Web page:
Sen. Reed Continues Pushing for More Vaccine Doses, Distribution, and Access & Says Transparency and Clear Communication Are Key to Effective Vax Campaign
PROVIDENCE, RI – In an effort to protect Rhode Islanders, improve public health, and effectively distribute doses of COVID-19 vaccine to all who need it, U.S. Senator Jack Reed continues to push the federal government to provide the state with more vaccine doses and additional resources and support to open up more distribution points.
Senator Reed says accelerating the vaccination effort has taken on increased urgency as new, more transmissible coronavirus variants emerge worldwide. He is working with colleagues in Congress to provide $14 billion to accelerate vaccine distribution and research, in addition to a $1.75 billion fund to help scientists spot and contain virus mutations.
According to federal data from the U.S. Centers for Disease Control and Prevention (CDC), more than 61.3 million vaccine doses have been administered to Americans nationwide, including nearly 191,000 doses in Rhode Island. The U.S. is currently administering over 1.8 million shots a day nationwide.
The Biden Administration recently purchased an additional 200 million doses of the Pfizer and Moderna vaccines and is ramping up weekly distribution to states and sending doses directly to pharmacies and community health centers. Rhode Island and other states will receive a significant increase in vaccine doses starting this week. The CDC reports Rhode Island is slated to get 22,500 doses of the Pfizer and Moderna vaccines to distribute this week.
Senator Reed says the increased shipments of vaccine doses are welcome, but more work is needed to scale up the ability to get the shots to the people who need them. He is urging transparency, clear communication, and accountability at every level of government.
“People are understandably frustrated and worried about their loved ones. There has been some progress, but nobody will be totally satisfied until everyone who wants a shot can get one. And in terms of public health, we’ll all be safer when everyone is vaccinated. So we’ve got to keep improving vaccine distribution and accessibility and we must ensure Rhode Islanders have all the facts they need to make informed decisions and can easily navigate access to a COVID-19 vaccine when it’s their turn,” said Senator Reed.
Reed is working with his colleagues in Congress to deliver more vaccine help. This week, the U.S. Senate will work to advance a proposal to invest over $14 billion to accelerate the distribution and administration of COVID-19 vaccines nationwide and other critical health needs. The federal funds will support the development of community vaccination centers, as well as new mobile vaccination units that can help serve homebound and hard-to-reach people and communities. It also includes additional funds for public health departments to hire 100,000 public health workers whose duties will include vaccine outreach.
“We’ve got to deliver more help to pandemic-strapped Americans and communities. That means getting people the shots they need to protect themselves and their loved ones. We’ve got to put resources in place to save lives, livelihoods, and the life’s work people have put into their businesses that are struggling due to the pandemic,” said Senator Reed, a senior member of the Appropriations Committee and a backer of President Biden’s American Rescue Plan. “We are all in this together. I will continue doing my part to deliver federal funds and resources and serve my fellow Rhode Islanders as effectively as possible.”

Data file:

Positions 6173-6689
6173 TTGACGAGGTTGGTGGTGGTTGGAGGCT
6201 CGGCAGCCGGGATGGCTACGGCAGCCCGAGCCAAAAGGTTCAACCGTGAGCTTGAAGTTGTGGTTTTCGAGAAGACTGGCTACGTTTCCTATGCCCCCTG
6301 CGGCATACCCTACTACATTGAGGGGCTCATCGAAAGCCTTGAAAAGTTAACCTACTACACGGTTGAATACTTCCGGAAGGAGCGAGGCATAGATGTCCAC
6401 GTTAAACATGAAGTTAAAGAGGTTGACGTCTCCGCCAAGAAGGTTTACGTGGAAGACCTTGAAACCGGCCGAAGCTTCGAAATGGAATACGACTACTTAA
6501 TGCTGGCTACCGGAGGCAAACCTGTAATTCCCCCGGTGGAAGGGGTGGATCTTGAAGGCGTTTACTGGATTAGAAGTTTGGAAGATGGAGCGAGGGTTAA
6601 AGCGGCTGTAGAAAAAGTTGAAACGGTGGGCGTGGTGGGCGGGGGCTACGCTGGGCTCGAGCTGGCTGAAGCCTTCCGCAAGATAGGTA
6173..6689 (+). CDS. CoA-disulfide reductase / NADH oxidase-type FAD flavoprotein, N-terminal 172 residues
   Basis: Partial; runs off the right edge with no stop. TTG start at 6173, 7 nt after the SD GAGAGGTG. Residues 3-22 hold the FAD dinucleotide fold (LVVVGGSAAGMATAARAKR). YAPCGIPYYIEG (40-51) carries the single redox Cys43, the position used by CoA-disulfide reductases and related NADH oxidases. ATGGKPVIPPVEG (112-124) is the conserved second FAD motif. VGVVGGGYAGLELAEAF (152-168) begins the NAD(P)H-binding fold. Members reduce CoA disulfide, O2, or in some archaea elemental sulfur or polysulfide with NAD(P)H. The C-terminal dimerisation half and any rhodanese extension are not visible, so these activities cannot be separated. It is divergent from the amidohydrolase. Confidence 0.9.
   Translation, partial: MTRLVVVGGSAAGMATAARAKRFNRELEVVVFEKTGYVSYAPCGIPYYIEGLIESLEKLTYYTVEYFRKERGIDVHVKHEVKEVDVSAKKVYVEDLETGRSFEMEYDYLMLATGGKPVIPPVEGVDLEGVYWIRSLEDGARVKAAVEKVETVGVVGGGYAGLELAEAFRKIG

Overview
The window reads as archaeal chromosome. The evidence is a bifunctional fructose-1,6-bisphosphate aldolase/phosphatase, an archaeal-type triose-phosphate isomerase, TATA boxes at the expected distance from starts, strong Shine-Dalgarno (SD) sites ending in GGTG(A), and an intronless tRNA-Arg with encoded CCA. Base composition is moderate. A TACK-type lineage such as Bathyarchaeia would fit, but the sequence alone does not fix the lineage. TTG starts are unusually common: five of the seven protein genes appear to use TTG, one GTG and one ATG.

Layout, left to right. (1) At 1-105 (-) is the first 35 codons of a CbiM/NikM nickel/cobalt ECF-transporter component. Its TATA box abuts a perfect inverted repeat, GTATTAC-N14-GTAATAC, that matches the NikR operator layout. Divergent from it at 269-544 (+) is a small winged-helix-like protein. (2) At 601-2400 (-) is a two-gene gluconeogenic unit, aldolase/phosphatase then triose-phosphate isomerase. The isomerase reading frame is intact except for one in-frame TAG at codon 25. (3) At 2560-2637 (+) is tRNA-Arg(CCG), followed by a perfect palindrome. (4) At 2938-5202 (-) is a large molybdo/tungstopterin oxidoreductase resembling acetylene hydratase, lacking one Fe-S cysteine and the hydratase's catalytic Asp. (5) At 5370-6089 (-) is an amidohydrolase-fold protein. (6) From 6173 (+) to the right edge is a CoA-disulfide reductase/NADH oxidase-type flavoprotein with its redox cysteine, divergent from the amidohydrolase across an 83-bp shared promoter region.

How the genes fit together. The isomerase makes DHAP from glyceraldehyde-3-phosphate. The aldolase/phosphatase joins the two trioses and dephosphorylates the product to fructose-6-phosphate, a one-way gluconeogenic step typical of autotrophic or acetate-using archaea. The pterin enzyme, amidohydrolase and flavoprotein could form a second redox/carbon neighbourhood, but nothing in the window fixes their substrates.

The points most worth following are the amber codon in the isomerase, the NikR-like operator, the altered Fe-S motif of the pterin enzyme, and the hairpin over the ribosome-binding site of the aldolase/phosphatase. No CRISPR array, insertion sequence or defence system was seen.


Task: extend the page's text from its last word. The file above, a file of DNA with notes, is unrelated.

As Rhode Island ramps up vaccine deliveries, Senator Reed says it is important for everyone to know the answer to key questions, such as: When will it be my turn? How do I know when and where to go?
WHEN IS IT MY TURN TO GET THE VACCINE?
Starting tomorrow, Monday, February 22, Rhode Islanders age 65 and older are eligible for the vaccine. Additionally, health care workers, first responders, and long-term care residents may also continue to receive the vaccine. And the VA Providence Health Care System has begun notifying veterans who are eligible to receive the vaccine through the VA.
To keep Rhode Islanders in the know about the vaccination process and alert them when they are eligible, the state established a COVID-19 Vaccine Interest List.
HOW DO I KNOW WHEN AND WHERE TO GET THE VACCINE?
Eligible Rhode Islanders should go to VaccinateRI.org or call the hotline: 844-930-1779 to book a COVID-19 vaccine appointment. There are several options:
Mass-Vaccination Clinics: The state has two clinics at the Dunkin’ Donuts Center in Providence and the former Citizens Bank call center on Sockanosset Cross Road in Cranston.
Some cities and towns in Rhode Island have also set up vaccine distribution clinics for eligible residents, such as the joint vaccination center for Newport and Middletown residents over the age of 75 that opened this weekend at the Community College of Rhode Island (CCRI) campus. Appointments for municipal vaccine distribution sites are required. Please visit your town’s website: https://www.ri.gov/towns/
Homebound seniors and persons unable to travel to receive the vaccine may also request help through the state’s Request for In-Home COVID-19 Vaccination.
Once vaccinated, Senator Reed says it will also be important to know the correct answer to this key question:
ONCE I’VE BEEN VACCINATED, WILL I STILL NEED TO WEAR A MASK?
Yes. While the threat of serious illness from COVID-19 will be significantly reduced with the vaccine, it is currently recommended that people continue to wear a mask until everyone receives a vaccine and broad immunity is achieved.